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US Residential Energy Demand and Energy Efficiency: A Stochastic Demand Frontier Approach

Author

Listed:
  • Massimo Filippini

    () (Centre for Energy Policy and Economics (cepe), ETH Zurich and Department of Economics, University of Lugano)

  • Lester C Hunt

    () (Surrey Energy Economics Centre (SEEC), Department of Economics, University of Surrey)

Abstract

This paper estimates a US ‘frontier’ residential aggregate energy demand function using panel data for 48 ‘states’ over the period 1995 to 2006 using stochastic frontier analysis (SFA). Utilizing an econometric energy demand model, the (in) efficiency of each state is modelled and it is argued that this represents a measure of the inefficient use of residential energy in each state (i.e. ‘waste energy’). This underlying efficiency for the US is therefore observed for each state as well as the relative efficiency across the states. Moreover, the analysis suggests that energy intensity is not necessarily a good indicator of energy efficiency, whereas by controlling for a range of economic and other factors, the measure of energy efficiency obtained via this approach is. This is a novel approach to model residential energy demand and efficiency and it is arguably particularly relevant given current US energy policy discussions related to energy efficiency.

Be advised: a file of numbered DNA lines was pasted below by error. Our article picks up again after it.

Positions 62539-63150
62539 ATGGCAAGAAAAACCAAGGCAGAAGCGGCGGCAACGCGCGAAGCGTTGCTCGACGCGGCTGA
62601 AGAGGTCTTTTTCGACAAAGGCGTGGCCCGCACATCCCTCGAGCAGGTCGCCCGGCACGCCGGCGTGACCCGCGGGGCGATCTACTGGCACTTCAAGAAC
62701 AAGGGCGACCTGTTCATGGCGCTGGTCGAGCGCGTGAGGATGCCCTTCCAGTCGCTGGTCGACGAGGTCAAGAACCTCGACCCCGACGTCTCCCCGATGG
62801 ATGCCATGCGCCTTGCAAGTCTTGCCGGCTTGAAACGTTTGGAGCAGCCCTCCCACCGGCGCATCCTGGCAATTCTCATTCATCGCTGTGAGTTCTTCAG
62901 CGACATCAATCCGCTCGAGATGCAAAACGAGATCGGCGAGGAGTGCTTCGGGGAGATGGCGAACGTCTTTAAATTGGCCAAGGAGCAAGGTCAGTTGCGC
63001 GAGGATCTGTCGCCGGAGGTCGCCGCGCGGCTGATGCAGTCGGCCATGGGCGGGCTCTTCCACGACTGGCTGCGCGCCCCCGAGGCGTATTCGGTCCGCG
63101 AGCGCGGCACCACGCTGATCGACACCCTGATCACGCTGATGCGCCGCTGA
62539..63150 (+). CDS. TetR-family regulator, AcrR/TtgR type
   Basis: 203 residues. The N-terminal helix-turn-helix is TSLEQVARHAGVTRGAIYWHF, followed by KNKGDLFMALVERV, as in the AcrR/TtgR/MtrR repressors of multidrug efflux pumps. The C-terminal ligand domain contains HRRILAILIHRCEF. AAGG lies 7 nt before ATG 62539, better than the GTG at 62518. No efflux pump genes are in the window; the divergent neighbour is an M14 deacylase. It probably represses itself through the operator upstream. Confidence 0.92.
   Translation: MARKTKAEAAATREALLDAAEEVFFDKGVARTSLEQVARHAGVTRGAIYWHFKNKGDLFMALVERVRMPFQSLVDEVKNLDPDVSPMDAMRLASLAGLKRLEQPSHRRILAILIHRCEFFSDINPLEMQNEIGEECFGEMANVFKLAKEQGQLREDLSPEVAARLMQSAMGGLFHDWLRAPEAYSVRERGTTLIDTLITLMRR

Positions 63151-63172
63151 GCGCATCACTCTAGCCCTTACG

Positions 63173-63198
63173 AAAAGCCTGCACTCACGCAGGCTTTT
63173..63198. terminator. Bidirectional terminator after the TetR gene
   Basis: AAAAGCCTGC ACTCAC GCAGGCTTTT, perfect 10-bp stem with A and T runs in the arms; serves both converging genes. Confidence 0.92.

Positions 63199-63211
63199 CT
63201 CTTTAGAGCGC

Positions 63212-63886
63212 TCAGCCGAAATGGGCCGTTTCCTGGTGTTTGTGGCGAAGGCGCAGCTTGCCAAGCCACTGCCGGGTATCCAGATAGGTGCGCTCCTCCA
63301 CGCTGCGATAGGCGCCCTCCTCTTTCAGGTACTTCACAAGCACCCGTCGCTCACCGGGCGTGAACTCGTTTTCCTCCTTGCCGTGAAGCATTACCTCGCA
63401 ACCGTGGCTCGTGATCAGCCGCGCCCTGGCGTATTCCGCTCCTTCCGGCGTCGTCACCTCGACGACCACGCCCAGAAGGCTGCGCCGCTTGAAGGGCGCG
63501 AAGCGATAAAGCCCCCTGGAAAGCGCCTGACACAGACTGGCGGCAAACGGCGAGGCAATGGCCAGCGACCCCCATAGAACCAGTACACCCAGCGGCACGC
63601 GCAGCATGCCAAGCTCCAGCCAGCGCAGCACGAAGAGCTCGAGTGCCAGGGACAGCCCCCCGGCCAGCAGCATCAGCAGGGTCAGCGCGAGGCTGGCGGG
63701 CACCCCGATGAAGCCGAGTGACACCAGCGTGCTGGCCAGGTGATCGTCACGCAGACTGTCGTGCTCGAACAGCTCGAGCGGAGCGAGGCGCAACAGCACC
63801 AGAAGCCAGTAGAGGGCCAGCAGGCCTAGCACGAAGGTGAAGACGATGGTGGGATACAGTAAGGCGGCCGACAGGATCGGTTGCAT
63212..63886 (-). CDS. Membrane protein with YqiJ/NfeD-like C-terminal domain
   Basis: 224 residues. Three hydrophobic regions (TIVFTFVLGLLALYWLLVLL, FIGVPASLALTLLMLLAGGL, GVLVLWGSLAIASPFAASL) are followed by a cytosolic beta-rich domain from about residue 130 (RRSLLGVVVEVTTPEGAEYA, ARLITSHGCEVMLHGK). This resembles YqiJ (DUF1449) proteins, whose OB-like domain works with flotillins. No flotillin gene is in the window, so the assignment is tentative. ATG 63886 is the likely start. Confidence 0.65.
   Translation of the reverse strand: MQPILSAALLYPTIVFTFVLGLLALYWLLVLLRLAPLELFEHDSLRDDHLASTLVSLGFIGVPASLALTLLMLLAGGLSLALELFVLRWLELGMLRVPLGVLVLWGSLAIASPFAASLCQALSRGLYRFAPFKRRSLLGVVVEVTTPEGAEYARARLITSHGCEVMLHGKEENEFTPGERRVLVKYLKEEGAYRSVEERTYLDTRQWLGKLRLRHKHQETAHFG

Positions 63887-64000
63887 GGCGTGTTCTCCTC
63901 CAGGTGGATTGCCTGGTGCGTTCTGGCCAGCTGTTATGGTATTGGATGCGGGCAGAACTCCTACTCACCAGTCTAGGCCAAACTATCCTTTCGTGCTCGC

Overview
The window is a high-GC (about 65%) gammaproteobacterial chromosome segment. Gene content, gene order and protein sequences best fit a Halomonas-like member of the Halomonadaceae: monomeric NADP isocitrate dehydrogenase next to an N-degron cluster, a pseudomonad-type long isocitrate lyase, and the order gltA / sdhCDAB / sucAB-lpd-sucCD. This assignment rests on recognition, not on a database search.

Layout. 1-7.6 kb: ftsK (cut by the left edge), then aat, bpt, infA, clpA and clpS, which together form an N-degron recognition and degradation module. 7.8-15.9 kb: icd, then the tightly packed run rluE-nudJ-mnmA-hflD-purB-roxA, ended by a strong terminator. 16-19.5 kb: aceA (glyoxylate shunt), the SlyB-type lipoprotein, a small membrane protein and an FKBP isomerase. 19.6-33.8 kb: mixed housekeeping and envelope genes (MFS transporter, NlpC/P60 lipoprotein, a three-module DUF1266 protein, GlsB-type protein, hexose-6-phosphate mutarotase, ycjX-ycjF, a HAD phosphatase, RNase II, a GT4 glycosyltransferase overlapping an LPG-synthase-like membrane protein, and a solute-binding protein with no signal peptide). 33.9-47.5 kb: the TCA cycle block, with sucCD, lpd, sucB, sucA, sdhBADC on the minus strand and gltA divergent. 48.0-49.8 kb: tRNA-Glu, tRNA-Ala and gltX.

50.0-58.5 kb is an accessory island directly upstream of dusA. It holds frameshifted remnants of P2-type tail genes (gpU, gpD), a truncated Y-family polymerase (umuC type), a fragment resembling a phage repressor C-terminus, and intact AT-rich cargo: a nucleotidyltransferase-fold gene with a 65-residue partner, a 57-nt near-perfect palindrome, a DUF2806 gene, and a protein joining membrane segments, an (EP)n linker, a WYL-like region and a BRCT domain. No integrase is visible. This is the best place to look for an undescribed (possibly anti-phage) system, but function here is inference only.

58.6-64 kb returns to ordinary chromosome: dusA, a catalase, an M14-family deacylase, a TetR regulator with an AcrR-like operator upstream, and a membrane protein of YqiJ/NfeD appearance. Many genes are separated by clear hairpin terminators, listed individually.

Suggested Citation

  • Massimo Filippini & Lester C Hunt, 2010. "US Residential Energy Demand and Energy Efficiency: A Stochastic Demand Frontier Approach," Surrey Energy Economics Centre (SEEC), School of Economics Discussion Papers (SEEDS) 130, Surrey Energy Economics Centre (SEEC), School of Economics, University of Surrey.
  • Handle: RePEc:sur:seedps:130
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    File URL: http://www.seec.surrey.ac.uk/Research/SEEDS/SEEDS130.pdf
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    References listed on IDEAS

    as
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    More about this item

    Keywords

    Energy demand; US residential energy demand; efficiency and frontier analysis; state energy efficiency.;

    JEL classification:

    • D - Microeconomics
    • D2 - Microeconomics - - Production and Organizations
    • Q - Agricultural and Natural Resource Economics; Environmental and Ecological Economics
    • Q4 - Agricultural and Natural Resource Economics; Environmental and Ecological Economics - - Energy
    • Q5 - Agricultural and Natural Resource Economics; Environmental and Ecological Economics - - Environmental Economics

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